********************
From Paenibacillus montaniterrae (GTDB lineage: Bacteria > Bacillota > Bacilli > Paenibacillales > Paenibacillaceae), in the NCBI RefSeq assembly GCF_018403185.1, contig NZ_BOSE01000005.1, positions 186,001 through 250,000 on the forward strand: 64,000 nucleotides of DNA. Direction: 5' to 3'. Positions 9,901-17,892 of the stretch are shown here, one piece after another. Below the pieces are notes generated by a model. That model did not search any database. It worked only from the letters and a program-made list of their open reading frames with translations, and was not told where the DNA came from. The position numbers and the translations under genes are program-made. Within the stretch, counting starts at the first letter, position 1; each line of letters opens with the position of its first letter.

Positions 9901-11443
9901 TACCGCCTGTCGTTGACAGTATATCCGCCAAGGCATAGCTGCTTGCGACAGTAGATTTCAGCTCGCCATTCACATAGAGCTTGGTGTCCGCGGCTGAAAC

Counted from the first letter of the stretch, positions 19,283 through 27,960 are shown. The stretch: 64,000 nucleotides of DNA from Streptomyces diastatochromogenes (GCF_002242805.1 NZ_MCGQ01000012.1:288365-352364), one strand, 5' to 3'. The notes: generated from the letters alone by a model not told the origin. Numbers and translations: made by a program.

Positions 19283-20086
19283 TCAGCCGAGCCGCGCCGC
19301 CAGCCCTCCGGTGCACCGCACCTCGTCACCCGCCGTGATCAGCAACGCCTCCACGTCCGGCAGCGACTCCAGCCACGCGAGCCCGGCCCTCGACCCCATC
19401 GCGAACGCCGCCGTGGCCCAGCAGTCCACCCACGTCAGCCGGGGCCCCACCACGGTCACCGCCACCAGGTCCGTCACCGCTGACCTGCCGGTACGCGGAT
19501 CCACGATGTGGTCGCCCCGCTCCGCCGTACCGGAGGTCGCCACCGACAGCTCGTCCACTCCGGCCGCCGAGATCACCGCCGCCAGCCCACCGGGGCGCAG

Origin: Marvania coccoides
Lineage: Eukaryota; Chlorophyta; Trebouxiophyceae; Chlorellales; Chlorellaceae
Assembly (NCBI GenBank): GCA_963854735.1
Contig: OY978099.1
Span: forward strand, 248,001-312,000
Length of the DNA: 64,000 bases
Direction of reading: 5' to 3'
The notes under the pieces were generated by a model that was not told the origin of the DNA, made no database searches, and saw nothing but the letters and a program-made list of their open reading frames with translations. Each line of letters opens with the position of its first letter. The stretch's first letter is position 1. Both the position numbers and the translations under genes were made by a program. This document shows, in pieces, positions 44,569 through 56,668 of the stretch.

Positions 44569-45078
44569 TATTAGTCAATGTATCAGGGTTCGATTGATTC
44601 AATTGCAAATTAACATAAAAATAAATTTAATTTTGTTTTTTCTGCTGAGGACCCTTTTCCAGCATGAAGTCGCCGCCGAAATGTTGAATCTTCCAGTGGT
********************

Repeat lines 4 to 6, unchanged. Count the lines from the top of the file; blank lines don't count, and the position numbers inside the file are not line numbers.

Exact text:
Counted from the first letter of the stretch, positions 19,283 through 27,960 are shown. The stretch: 64,000 nucleotides of DNA from Streptomyces diastatochromogenes (GCF_002242805.1 NZ_MCGQ01000012.1:288365-352364), one strand, 5' to 3'. The notes: generated from the letters alone by a model not told the origin. Numbers and translations: made by a program.

Positions 19283-20086
19283 TCAGCCGAGCCGCGCCGC